Shanghai and Shenzhen lose about five per cent. Hong Kong’s index rises instead. Investors fear new measures the government might take to raise the cost of money. Many analysts warn that stock and property markets are volatile and call for caution.
Beijing (AsiaNews/Agencies) – China’s bourses suffered strong losses following reports that the mainland economy grew by 11.5 per cent in the third quarter of the year despite repeated government attempts to cool the sizzling economy. Investors are concerned about new anti-inflation measures Beijing might implement; analysts are worried about the Shanghai and Shenzhen exchanges.
The Shanghai Composite Index dropped 4.8 per cent yesterday, the most since July 5, amid concern that interest rates would be raised for the sixth time this year to curb rising consumer prices and slow fixed-asset investment. The Shenzhen Composite Index fell 5.43 per cent.
Many expect Beijing to raise the cost of borrowing to slow economic growth and increase banks’ compulsory monetary reserve assets to reduce liquidity.
Stock sell-off stems from investors fear that higher interests will reduce companies’ profits.
Shares in Hong Kong climbed to a fresh record instead with the Hang Seng Index closing up by 1.78 per cent.
But a sharp drop in mainland share prices would have “serious implications” for Hong Kong's monetary and financial stability, Joseph Yam Chi-kwong, the chief executive of the Hong Kong Monetary Authority, said yesterday.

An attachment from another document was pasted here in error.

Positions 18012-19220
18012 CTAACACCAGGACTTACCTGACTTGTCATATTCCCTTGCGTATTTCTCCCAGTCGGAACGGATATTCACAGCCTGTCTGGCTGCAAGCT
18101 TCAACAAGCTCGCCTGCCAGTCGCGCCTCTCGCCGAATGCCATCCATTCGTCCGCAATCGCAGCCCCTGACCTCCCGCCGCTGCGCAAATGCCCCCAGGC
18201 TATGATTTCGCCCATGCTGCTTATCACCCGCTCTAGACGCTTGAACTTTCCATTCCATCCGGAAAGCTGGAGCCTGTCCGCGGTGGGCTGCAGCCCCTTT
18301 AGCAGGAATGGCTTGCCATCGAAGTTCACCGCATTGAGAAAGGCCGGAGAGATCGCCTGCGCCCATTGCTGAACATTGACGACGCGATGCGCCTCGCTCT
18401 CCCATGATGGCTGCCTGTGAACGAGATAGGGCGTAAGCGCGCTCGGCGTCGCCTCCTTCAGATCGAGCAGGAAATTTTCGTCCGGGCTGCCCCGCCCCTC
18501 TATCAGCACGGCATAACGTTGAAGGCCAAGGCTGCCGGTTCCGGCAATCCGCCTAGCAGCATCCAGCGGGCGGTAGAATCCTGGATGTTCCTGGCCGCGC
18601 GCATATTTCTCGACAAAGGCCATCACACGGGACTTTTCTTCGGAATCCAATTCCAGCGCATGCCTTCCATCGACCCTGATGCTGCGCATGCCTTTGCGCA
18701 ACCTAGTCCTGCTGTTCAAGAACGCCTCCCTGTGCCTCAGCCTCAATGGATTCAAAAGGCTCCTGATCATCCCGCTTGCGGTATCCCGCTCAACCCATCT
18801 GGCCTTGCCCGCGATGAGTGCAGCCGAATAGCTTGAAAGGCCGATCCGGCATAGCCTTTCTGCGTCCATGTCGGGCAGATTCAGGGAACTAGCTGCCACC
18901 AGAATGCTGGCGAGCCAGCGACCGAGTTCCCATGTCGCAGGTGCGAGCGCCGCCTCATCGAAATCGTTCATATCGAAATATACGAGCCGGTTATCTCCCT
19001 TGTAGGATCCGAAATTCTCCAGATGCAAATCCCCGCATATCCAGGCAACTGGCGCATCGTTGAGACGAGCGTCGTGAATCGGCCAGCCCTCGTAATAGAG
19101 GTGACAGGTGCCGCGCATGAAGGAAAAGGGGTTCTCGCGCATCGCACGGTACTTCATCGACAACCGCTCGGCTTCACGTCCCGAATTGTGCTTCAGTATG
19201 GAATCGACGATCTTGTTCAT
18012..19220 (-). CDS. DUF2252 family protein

In 2007 the government raised interest rates five times and adopted other measures with minor effects on the rate of inflation. In fact the risk of inflation remains high. Industrial production jumped 18.9 percent in September.
Investment guru and billionaire Warren Buffett, chairman of Berkshire Hathaway, warned investors in Chinese exchanges to be cautious because the market is “too hot” after surging by 107 per cent this year.
The stock market added US$ 2.5 trillion in value this year, i.e. the equivalent of GDP in 2006.
The Yuan yesterday rose to its highest level against the greenback—7.4834 per dollar—confirming its slow but steady appreciation vis-à-vis the US currency. For many experts a faster appreciation would make exports more expensive and help to slow the inflow of cash from a trade surplus.
A major driver of the growth has been a construction boom, with fixed-asset investment up 25.7 per cent so far this year. Retail sales, a measure of personal consumption, were up 15.9 per cent year on year.
Separately, Fan Gang, a director of the National Institute of Economic Research, told Reuters that stock and property market bubbles were the biggest short-term threats facing the mainland economy.